Our good friend Dick Allen, who served as RN’s foreign policy coordinator during the 1968 campaign, and was present at the creation of the Nixon Administration, has written an interesting piece —“Obama’s Experience Doesn’t Match Up”— in today’s Wall Street Journal.
Dick was also Ronald Reagan’s chief foreign policy adviser during the pre-presidential years 1977-1980, and then served in the Reagan White House as the first National Security Adviser.
The article compares the foreign travels and experiences of former presidents to Senator Obama’s rather hastily-assembled (and somewhat jerrybuilt) resume.
Richard Nixon gathered vast international experience in extensive travels as vice president under Dwight D. Eisenhower. Following his 1960 loss to John F. Kennedy, Nixon made long trips to virtually every corner of the globe, quietly meeting with leaders and others from many walks of life. In October 1967 he published an article in the quarterly Foreign Affairs, “Asia after Vietnam,” sketching the broad outlines of a plan for Asia policy following the termination of hostilities in Vietnam. It included a broad hint of what later blossomed as his stunning 1971 “opening” to China.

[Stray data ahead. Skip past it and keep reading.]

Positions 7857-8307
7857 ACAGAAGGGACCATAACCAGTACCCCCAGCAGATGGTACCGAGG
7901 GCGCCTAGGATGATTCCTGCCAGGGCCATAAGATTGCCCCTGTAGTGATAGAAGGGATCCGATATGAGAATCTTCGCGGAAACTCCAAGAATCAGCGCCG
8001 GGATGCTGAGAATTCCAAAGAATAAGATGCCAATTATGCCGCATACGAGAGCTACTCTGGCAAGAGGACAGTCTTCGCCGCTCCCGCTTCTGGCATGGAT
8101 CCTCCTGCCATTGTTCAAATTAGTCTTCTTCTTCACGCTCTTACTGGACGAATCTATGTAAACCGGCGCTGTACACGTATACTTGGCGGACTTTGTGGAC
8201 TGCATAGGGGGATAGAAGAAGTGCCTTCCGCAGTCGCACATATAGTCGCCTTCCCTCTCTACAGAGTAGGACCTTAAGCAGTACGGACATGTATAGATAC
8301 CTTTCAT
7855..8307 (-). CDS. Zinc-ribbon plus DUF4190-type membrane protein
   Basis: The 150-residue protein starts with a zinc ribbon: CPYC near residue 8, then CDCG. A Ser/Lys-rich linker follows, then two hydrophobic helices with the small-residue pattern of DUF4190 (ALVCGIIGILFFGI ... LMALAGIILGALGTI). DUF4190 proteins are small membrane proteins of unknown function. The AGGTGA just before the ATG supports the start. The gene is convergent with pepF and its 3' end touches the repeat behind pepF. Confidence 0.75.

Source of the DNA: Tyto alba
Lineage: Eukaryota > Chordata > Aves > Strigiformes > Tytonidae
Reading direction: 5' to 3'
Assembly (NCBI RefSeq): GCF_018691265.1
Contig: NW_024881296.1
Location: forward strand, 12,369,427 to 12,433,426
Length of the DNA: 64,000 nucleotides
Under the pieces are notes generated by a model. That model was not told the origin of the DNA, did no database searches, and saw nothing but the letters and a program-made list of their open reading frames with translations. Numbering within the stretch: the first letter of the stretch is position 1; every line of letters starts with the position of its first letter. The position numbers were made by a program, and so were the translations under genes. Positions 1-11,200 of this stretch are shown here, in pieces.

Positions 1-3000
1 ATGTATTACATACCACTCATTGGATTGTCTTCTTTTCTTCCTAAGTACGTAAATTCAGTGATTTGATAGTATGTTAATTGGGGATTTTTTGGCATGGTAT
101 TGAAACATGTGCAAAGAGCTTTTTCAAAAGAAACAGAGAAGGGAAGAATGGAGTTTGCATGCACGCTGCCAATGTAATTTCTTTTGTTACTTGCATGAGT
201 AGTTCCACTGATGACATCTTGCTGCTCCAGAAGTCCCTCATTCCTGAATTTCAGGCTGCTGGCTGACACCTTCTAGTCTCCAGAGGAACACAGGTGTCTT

Lyndon Johnson traveled far and wide in his years in the Senate and as majority leader. He was a strong proponent of a bipartisan foreign and national security policy. Along with extraordinary congressional Democrats like Sens. Henry M. “Scoop” Jackson (Wash.), Richard B. Russell (Ga.) and John Sparkman (Ala.), and Reps. Sam Rayburn (Texas), Clement Zablocki (Wis.) and Dante Fascell (Fla.), Johnson’s support for many Eisenhower policies helped forge a bipartisan national consensus on critical issues.
The sting is in the tail; the piece ends:
So, when we hear about Barack Obama’s extensive “experience” in foreign affairs, most of which will be recently acquired in a mere week of travel amid media fanfare, it should be judged in the context of the experience quotients of his predecessor candidates for the presidency.
Perhaps Mr. Obama will now decide to hold the very first hearing of his Senate subcommittee; after all, there would be extensive media coverage.